Can Consumers Afford the Cars We’re Building?

NBC News - February 27, 2013

A recent afford­abil­i­ty study by Interest.com indi­cates the medi­an Amer­i­can house­hold income would not include the pur­chase of a new vehi­cle right now.

Find out what else the study revealed.

The typ­i­cal new vehi­cle is now more expen­sive than ever, aver­ag­ing $30,500 in 2012, accord­ing to TrueCar.com data, and head­ing up again as mak­ers curb the incen­tives that helped make their prod­ucts more afford­able dur­ing the reces­sion when they were des­per­ate for sales.

Accord­ing to the 2013 Car Afford­abil­i­ty Study by Interest.com, only in Wash­ing­ton, D.C., could the typ­i­cal house­hold swing the pay­ments, the medi­an income there run­ning $86,680 a year. At the oth­er extreme, Tam­pa was at the bot­tom of the 25 large cities includ­ed in the study, with a medi­an house­hold income of $43,832.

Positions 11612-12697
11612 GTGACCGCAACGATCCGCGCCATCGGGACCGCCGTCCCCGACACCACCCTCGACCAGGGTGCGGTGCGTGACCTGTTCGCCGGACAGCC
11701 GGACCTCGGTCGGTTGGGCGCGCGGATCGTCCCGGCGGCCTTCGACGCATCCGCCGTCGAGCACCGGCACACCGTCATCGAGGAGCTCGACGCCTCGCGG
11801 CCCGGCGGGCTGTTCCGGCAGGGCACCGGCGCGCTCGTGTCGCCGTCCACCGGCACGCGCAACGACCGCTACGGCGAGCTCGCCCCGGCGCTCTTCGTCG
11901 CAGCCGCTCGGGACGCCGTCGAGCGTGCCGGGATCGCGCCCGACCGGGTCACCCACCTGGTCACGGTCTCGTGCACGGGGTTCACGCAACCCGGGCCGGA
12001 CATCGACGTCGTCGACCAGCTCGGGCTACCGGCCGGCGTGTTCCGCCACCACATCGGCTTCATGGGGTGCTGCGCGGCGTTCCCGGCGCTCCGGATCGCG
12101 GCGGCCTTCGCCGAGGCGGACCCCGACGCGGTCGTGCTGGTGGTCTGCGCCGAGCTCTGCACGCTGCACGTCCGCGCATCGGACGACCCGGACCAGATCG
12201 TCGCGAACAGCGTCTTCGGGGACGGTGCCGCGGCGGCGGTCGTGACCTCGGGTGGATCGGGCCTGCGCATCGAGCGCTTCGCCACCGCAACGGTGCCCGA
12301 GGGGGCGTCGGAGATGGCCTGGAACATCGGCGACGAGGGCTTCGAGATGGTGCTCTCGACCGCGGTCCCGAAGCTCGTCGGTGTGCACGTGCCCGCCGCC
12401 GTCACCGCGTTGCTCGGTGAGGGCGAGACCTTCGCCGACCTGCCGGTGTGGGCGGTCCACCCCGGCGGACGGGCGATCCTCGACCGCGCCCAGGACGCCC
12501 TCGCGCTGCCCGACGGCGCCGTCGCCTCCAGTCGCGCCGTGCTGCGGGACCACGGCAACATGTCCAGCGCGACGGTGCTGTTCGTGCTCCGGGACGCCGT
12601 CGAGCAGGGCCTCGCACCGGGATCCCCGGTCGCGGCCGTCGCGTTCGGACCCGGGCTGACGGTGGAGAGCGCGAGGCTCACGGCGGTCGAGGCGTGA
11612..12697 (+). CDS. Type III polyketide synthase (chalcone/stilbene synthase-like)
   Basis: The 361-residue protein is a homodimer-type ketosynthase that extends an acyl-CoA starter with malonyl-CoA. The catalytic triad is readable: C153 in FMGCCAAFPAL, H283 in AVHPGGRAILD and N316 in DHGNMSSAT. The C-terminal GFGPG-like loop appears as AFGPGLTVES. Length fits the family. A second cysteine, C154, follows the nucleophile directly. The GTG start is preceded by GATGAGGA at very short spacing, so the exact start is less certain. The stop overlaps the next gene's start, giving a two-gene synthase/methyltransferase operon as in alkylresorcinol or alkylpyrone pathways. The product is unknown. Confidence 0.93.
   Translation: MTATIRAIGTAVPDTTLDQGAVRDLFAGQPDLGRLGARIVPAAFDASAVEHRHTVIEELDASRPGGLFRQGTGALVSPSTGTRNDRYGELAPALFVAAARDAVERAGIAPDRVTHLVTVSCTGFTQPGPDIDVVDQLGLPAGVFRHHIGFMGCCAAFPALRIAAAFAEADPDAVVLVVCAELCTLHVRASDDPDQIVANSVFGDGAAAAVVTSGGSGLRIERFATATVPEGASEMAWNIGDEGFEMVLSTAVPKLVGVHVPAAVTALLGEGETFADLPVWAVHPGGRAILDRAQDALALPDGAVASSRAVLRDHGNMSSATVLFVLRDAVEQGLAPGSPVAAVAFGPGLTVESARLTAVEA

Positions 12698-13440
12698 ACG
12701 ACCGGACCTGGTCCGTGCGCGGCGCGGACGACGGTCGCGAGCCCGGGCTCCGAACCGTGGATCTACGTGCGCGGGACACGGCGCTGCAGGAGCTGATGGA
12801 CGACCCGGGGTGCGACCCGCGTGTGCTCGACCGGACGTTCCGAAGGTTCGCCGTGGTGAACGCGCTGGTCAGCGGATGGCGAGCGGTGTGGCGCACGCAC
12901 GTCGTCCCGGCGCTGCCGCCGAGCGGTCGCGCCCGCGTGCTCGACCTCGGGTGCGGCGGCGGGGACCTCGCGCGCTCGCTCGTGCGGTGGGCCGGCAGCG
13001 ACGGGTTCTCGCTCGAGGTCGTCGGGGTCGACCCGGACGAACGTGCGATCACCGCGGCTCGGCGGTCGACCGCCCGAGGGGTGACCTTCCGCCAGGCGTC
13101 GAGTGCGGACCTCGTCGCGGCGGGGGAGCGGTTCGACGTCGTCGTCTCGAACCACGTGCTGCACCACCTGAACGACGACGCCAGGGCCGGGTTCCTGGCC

Afford­abil­i­ty has been a mat­ter of grow­ing con­cern for the auto indus­try in recent years as prices have con­tin­ued to move upward. Even the most basic of today’s cars are gen­er­al­ly loaded with fea­tures that were once found on high-line mod­els a few decades back – if they were avail­able at all – such as air con­di­tion­ing, pow­er win­dows, airbags and elec­tron­ic sta­bil­i­ty con­trol, as well as dig­i­tal info­tain­ment sys­tems. They also have to meet ever tougher fed­er­al safe­ty, emis­sions and mileage stan­dards that have added thou­sands to the typ­i­cal price tag.

 

 

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